First Orlando’s Case Thorp pens Wall Street Journal op-ed on Keller/Princeton flap

 

Case Thorp, Senior Associate Pastor of the EPC’s First Presbyterian Church of Orlando and an alumnus of Princeton Theological Seminary, has written an op-ed article published in the Wall Street Journal on March 23. Thorp’s piece addresses the recent controversy surrounding the seminary’s retraction of its annual Kuyper Prize for Excellence in Reformed Theology and Public Witness. Earlier this year, the mainline seminary announced that it would present the award to Keller, but rescinded the honor on March 22 in response to protests by individuals who do not support the PCA (of which Keller is a member)’s stance on female and LGBTQ clergy.

The article on the Wall Street Journal is behind a paywall, but you can click here to read it on Thorp’s blog at www.casethorp.com.

ThorpWSJ

Congressional leaders release letter requesting Andrew Brunson’s freedom

 

senateletterrelease

The Foreign Affairs committees of the United States House and Senate issued a press release on February 16 calling for the immediate release of EPC teaching Elder Andrew Brunson. The press release urging Turkish President Recep Tayyip Erdoğan to grant Brunson’s freedom was signed by 78 members of Congress and includes both Republicans and Democrats.

https://foreignaffairs.house.gov/press-release/congressional-leaders-seek-release-american-pastor-unjustly-detained-turkey/

Brunson was detained in October 2016 and falsely charged with “membership in an armed terrorist organization” in December. He has been held for more than four months despite the charging documents presenting no evidence against him.

White House petition suffers glitch; Trump to talk with Erdoğan

 

brunsonpetition

Technical issues have plagued the “Forgotten American in Turkey” petition at https://petitions.whitehouse.gov/petition/forgotten-american-turkey since it launched on February 6. While tested prior to release, when published it was discovered that the signature counter does not register an accurate count. The petition was initiated in an effort to bring EPC teaching elder Andrew Brunson’s imprisonment in Turkey to the attention of the White House. Brunson was arrested in October 2016 and falsely charged with “membership in an armed terrorist organization” in December.

In the meantime, EPC leadership learned this morning that President Trump is scheduled to speak by phone with Turkish President Recep Erdoğan at 4:00 p.m. EST on February 7. It is not known if Brunson’s situation will be discussed.

White House petitions must reach 100,000 signatures within 30 days of launch to be considered for response by White House officials, so the inaccurate counter may hinder this effort to reach President Trump. Until the counter problem is resolved, those interested in reaching the White House are encouraged to use www.whitehouse.gov/contact#page.

#ForgottenAmericanInTurkey

White House petition launched on behalf of Andrew Brunson

 
Andrew Brunson

Andrew Brunson

The Evangelical Presbyterian Church has launched a “Forgotten American in Turkey” petition in an effort to bring Andrew Brunson’s imprisonment in Turkey to the attention of the White House and President Trump. Brunson is an EPC teaching elder who was arrested in October 2016 and falsely charged with “membership in an armed terrorist organization” in December. He has languished in prison for more than four months with no evidence against him.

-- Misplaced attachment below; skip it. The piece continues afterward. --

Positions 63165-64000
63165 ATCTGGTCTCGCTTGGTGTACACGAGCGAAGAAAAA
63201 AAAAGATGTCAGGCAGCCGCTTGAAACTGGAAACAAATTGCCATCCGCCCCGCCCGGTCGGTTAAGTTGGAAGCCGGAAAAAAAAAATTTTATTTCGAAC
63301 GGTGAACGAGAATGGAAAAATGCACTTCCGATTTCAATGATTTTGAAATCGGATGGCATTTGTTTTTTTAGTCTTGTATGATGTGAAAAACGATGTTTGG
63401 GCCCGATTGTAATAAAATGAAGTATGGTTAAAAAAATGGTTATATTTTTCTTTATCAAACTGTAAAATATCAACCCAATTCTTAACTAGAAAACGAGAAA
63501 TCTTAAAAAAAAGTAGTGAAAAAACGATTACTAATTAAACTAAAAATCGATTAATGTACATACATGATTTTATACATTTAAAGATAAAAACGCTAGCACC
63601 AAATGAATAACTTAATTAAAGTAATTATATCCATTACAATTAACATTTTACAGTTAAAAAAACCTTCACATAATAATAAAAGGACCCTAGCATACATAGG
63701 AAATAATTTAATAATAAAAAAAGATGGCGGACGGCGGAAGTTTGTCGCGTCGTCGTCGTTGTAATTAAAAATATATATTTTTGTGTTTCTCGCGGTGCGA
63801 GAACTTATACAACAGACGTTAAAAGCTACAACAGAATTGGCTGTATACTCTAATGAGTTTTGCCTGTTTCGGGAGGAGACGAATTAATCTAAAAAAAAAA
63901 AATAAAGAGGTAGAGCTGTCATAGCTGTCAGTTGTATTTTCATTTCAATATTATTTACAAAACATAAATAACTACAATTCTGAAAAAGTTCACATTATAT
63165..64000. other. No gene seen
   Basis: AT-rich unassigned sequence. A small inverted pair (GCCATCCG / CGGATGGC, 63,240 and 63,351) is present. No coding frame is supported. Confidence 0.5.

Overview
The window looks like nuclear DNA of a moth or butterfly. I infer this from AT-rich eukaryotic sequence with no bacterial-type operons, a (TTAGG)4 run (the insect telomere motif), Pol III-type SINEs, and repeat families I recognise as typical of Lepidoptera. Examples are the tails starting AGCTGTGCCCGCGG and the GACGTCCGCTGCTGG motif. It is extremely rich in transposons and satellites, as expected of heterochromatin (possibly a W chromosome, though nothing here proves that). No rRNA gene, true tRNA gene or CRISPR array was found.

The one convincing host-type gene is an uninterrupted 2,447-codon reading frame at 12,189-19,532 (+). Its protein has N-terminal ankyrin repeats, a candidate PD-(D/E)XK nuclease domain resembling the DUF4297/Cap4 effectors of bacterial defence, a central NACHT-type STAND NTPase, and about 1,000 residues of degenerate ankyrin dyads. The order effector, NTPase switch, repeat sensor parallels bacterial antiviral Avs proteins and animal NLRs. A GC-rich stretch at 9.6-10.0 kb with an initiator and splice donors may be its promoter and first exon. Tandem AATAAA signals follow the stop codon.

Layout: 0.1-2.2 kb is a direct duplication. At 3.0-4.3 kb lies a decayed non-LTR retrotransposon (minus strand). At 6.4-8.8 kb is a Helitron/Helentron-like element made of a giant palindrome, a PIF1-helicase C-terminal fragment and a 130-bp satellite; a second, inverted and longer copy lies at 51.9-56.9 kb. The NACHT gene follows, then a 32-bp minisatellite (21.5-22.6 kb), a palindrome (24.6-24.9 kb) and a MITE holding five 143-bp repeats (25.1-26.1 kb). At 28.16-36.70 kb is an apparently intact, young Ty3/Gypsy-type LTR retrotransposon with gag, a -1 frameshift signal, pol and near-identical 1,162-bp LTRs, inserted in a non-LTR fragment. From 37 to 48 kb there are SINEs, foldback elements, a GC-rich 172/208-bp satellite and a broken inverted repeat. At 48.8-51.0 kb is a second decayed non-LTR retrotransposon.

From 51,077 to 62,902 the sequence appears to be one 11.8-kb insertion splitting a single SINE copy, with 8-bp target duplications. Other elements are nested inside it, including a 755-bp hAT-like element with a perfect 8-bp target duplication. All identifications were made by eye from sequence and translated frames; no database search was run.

The petition is available at https://petitions.whitehouse.gov/petition/forgotten-american-turkey and must reach 100,000 signatures by March 6 in order to be considered for response by White House officials.

The White House also can be contacted directly at www.whitehouse.gov/contact#page.

The hashtag #ForgottenAmericanInTurkey has been registered for this effort to make Trump aware of Brunson’s unjust imprisonment.

In addition, the Senate House Foreign Relations Committee is circulating an open letter requesting Andrew’s immediate release and is addressed to Turkish President Recep Erdoğan. This letter is signed by leadership of both parties. The EPC is urging all American citizens to contact their representatives in Washington and request that they co-sign this letter before it is sent to Turkey on Friday, February 10.

Andrew Brunson the subject of February Jeremiah Journal

 

In the February edition of The Jeremiah Journal, EPC Stated Clerk Jeff Jeremiah talks about Andrew Brunson, EPC teaching elder detained in Turkey since last October, and efforts undertaken to gain his release.

The Jeremiah Journal is a monthly video blog hosted on the EPC’s YouTube channel at www.youtube.com/EPChurch80. Each month’s update also is posted to EPNews and the EPC’s Facebook page and Twitter feed.

EPC pastor to pray at Inaugural Prayer Service

 
davidswanson

David Swanson

David Swanson, pastor of First Presbyterian Church in Orlando, Fla., will be among 26 faith leaders from across the country taking part in the National Prayer Service on January 21 at 10 a.m. at the Washington National Cathedral.

Swanson said he is praying “that God will give me the humility and godliness necessary to communicate the hope, unity, and wholeness that comes through God alone, when he prays with those gathered at tomorrow’s National Prayer Service.”

In an interview with Carmen Fowler LaBerge, president of the Presbyterian Lay Committee and host of The Reconnect radio show, that the Presidential Inaugural Committee (PIC) told him that the President-elect and Vice President-elect wanted a Presbyterian among the wide representation of faith groups that will lead a service focused on unity and wholeness.

Swanson said someone on the PIC knew a member of First Presbyterian Church in Orlando. When he was contacted about participating, he agreed. “When a person asks a Christian to pray, we pray,” he said, referencing 1 Timothy 2:1-2:

First of all, then, I urge that supplications, prayers, intercessions, and thanksgivings be made for all people, for kings and all who are in high positions, that we may lead a peaceful and quiet life, godly and dignified in every way.